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Qualcomm brings Bluetooth support to AllPlay audio streaming

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Qualcomm just announced additional ways to input audio into its AllPlay WiFi streaming platform. The feature now supports Bluetooth and analog audio input on supported devices. Once the Bluetooth-streamed audio hits the "master" device, the audio is then distributed via WiFi to satellite speakers that don't necessarily have to be from the same manufacturers. Bluetooth has become the de facto method of wirelessly streaming music to speakers and it makes sense for Qualcomm to start supporting the protocol. Analog inputs expand the reach of AllPlay to devices like turntables and home stereo systems without wireless support.

Qualcomm also announced an EQ feature will be available to developers to integrate into their AllPlay enabled apps. The chip company also reduced the audio latency of AllPlay to below 100 microseconds so your house won't sound like a giant echo chamber when you stream audio to multiple devices.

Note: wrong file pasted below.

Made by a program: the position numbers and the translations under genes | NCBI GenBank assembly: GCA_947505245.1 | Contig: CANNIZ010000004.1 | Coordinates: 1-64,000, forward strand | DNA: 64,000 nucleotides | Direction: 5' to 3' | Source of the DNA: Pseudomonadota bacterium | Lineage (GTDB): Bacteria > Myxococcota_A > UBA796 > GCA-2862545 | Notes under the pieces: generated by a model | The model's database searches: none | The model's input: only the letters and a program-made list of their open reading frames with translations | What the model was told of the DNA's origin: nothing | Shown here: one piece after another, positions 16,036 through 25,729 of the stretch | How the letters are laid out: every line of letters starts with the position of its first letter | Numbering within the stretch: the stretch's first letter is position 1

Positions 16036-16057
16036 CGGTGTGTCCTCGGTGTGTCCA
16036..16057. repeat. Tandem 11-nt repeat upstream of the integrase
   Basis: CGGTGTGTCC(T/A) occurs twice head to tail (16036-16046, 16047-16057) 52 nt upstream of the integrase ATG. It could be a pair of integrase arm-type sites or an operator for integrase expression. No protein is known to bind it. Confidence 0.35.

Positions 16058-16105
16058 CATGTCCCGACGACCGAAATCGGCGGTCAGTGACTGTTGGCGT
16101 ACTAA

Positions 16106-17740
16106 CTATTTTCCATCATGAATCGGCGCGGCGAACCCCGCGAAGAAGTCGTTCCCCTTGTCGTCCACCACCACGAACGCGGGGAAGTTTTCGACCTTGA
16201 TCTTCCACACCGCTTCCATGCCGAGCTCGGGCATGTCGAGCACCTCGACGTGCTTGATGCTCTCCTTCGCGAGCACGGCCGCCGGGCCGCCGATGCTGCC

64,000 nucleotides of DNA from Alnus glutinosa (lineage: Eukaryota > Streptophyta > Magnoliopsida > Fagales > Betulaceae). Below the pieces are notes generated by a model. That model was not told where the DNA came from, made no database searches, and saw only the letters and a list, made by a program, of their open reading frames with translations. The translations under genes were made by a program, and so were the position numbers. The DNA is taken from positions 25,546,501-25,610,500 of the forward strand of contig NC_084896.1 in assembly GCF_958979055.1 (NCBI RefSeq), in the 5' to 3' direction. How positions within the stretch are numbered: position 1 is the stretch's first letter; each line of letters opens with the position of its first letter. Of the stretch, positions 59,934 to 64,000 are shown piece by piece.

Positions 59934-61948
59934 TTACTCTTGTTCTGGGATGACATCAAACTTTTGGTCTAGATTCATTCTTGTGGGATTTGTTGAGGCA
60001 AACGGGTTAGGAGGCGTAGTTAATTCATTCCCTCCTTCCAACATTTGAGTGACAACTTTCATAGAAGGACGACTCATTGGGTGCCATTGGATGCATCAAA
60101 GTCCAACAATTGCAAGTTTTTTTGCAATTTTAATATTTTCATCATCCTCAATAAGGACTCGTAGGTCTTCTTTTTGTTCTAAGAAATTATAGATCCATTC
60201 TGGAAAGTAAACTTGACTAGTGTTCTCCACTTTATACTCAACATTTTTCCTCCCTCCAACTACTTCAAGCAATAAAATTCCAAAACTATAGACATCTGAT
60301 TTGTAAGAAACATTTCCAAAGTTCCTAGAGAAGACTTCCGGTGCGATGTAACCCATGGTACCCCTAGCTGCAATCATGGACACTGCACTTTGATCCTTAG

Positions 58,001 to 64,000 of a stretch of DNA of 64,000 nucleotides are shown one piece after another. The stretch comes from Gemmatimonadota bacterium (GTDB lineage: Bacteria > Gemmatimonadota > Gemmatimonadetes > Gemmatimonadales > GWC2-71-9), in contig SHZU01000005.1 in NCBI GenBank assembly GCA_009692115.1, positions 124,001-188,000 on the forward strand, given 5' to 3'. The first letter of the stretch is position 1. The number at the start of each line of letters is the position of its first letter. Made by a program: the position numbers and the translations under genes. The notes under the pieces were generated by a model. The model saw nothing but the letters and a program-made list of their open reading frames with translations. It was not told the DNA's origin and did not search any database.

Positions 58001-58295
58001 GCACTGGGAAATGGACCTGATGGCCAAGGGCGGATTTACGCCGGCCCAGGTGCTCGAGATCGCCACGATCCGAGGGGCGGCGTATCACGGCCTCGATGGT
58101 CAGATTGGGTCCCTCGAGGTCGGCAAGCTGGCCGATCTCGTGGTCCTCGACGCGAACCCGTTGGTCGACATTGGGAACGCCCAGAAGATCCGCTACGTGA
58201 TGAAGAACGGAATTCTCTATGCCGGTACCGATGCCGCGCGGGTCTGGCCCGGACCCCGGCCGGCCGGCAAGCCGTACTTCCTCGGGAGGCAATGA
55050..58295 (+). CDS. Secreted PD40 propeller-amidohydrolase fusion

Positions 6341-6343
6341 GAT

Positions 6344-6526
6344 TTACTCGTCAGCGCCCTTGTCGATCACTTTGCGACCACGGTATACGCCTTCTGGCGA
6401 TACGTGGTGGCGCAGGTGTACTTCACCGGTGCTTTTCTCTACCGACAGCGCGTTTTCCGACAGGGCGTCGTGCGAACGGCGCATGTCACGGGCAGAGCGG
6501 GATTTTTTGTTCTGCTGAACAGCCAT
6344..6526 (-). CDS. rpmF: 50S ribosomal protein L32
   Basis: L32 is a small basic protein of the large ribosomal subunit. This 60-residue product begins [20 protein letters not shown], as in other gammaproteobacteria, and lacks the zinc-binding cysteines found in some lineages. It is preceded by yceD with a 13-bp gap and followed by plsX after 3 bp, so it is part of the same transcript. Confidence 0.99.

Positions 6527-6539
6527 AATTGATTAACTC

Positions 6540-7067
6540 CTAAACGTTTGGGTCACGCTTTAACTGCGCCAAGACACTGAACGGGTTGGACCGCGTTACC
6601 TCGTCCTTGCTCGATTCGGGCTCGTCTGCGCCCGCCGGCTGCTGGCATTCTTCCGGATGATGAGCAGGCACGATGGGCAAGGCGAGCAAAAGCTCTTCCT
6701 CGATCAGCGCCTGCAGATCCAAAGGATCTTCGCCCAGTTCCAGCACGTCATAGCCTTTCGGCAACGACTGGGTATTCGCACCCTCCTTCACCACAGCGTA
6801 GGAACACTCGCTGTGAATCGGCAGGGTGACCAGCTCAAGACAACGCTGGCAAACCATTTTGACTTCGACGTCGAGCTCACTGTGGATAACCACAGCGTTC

Bluetooth, EQ and the latency update will be available via a firmware update. Analog input support will be available on future speakers that implement the ports and feature.

AllPlay technology has been adopted by manufacturers like Monster, Panasonic, Medion and Gramofon and streaming music apps like Spotify and Rhapsody. Soundcloud and Jay Z's Tidal have announced that AllPlay implementation is coming soon.

Source: Qualcomm
In this article: AllPlay, InternetofThings, IoT, Qualcomm
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